As part of the National Literacy and Numeracy strategy we at JTBCS acknowledge the importance of integrating numeracy into the curriculum and emphasise that improving our numeracy levels will remain an integral part of our teaching and learning strategies for the future. The aim of our Numeracy Programme is to promote the on-going development of a learning community within the school and to enhance proficiency in numeracy.

In 2013 the staff of JTBCS underwent a professional development session on Numeracy, in keeping with the introduction of our Numeracy Programme. In subsequent years we have built on this, focusing on student competence in the use of integers, in interpreting data in graphical form, in the use of fractions, percentages and decimals and in the area of time and money. Teachers across all subject departments are encouraged to identify numeracy moments in their respective subject areas and in the teaching and learning that happens in our classrooms. Emphasis has been placed on the following numeracy strategies to date (2013-2017):



Number lines may be displayed in classrooms and a reflection number line, cross-linking with our focus on assessment for learning and the encouragement of student reflection on their learning, is utilised in the teaching and learning experiences of students.
Interpreting data in graphical form:
The creation of, use of and display of information in graphical form is encouraged in the teaching and learning activities that occur in all subject areas, both in the classroom and as part of home learning.
A print rich numeracy environment is encouraged, with an emphasis placed on the visual display of graphs and charts where applicable.


Fractions, percentages and decimals:

Proficiency with fractions, percentages and decimals is critically important. Improving student proficiency in the use of fractions, percentages and decimals is seen as an essential mathematical skill for explaining, analysing and evaluating information in the learning that happens in the classroom and at home, but equally it is seen as an essential life skill, better enabling students to understand, apply, analyse and evaluate numeracy related problems and tasks as they progress through life.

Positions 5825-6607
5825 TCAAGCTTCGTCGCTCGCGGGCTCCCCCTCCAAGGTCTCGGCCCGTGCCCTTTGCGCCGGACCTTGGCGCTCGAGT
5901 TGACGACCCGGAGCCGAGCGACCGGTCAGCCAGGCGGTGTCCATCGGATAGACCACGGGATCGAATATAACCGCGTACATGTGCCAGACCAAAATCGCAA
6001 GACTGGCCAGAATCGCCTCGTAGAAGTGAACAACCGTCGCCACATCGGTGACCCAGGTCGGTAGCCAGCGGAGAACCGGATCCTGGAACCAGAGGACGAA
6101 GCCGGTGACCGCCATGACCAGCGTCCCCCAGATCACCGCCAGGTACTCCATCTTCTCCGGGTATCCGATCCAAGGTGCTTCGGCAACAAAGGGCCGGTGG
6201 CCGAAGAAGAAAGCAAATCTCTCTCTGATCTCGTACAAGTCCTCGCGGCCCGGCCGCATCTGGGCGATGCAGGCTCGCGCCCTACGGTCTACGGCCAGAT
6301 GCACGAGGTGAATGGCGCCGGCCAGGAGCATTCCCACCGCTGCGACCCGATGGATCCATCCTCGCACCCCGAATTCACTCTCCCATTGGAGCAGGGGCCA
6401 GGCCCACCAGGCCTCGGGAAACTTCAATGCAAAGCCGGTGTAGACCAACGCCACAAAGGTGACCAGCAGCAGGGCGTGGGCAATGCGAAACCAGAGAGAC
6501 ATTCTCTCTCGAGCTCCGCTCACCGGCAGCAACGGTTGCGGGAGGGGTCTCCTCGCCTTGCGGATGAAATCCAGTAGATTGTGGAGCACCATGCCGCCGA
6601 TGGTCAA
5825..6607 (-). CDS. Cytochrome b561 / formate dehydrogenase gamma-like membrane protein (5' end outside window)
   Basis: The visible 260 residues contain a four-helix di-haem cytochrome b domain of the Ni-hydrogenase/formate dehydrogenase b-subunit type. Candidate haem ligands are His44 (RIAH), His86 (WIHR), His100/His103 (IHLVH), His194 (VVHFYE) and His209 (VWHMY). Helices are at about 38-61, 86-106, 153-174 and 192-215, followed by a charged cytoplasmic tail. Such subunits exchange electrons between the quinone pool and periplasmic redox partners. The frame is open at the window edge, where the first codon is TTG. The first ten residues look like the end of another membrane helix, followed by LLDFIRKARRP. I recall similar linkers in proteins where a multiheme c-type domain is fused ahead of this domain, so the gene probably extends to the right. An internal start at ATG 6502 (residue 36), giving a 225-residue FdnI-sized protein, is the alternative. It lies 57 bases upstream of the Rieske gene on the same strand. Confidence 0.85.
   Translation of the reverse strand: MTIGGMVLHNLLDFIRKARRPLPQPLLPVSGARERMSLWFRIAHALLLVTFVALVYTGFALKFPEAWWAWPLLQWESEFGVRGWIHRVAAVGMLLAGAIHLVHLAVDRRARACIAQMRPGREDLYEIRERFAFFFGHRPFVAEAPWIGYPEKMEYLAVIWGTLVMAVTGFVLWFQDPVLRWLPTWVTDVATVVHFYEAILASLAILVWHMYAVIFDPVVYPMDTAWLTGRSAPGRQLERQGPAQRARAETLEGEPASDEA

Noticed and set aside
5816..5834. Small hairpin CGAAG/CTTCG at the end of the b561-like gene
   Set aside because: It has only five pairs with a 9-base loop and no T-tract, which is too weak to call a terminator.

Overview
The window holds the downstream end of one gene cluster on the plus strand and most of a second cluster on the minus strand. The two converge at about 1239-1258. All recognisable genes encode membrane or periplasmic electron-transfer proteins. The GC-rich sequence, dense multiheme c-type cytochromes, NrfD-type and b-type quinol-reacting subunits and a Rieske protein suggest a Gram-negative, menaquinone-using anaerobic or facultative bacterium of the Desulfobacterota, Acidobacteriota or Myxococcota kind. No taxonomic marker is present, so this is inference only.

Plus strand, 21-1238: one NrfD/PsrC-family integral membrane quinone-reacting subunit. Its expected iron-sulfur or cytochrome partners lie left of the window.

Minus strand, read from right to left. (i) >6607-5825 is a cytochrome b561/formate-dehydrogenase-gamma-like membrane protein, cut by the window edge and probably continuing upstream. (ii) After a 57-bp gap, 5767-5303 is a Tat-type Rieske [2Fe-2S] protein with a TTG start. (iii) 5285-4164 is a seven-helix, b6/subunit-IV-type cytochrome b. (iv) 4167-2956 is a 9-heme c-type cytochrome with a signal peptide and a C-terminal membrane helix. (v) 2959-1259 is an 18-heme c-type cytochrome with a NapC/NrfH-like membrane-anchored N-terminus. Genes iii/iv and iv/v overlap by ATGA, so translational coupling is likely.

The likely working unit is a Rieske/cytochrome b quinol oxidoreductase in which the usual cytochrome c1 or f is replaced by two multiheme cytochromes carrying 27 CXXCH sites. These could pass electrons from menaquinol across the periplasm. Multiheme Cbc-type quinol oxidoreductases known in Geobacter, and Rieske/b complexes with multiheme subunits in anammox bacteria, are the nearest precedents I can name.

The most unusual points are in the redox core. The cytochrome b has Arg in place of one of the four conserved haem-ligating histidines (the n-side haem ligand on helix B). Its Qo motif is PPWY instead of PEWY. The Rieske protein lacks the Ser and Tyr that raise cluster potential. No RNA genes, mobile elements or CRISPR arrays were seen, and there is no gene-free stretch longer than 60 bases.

Proficiency in the use of fractions, percentages and decimals is encouraged where learning opportunities arise across all subject areas in JTBCS.
Students, where applicable, are encouraged to identify, name and explain fractions as part of a whole using concrete models. They are encouraged to demonstrate an understanding of fractions as part of a whole and/or as part of a set/group using models and diagrammatic representations where applicable, and to compare and order fractions. They are encouraged to analyse the relationship of fractions to decimals and to percentages using concrete objects and are encouraged to solve application problems and justify reasonableness of solutions.

The exam cover sheet used in formal assessments has been amended to reflect the emphasis we place on fractions, percentages and decimals in JTBCS. Students are encouraged to convert their exam results from one form to another.


Time and money:

Students are encouraged to develop their use of effective timing during task completion, including completion of assignments, practical activities and investigations and assessments. This encourages the development of student’s self-management skills and their development as self-directed learners.
Teachers and students are encouraged, where possible, to integrate the area of money into their teaching and learning activities e.g. costing estimations, budgeting and so on.


Reflection number line:

In this current academic year, 2017-18, we are continuing to implement the above numeracy strategies and embed them in the teaching and learning that occurs in our school. We are further building on these with an emphasis on the use of the reflection number line, cross-linking with our focus on assessment for learning strategies and the encouragement of student reflection on their learning.
We aim to encourage students to reflect in and on their learning by using the reflection number line to rate their level of understanding on it and then to consider the following questions:

• What I know/ understand?
• What I do not know/ understand?
• What I need to learn in order to connect all parts of what I have learned?
• How would I do it differently next time?
• How could I progress?

As a result it aims to promote deeper thinking and learning. This strategy reinforces the use of previously embedded strategies such as the use of integers and timing in terms of formulating a plan to improve their learning.

Some relevant links: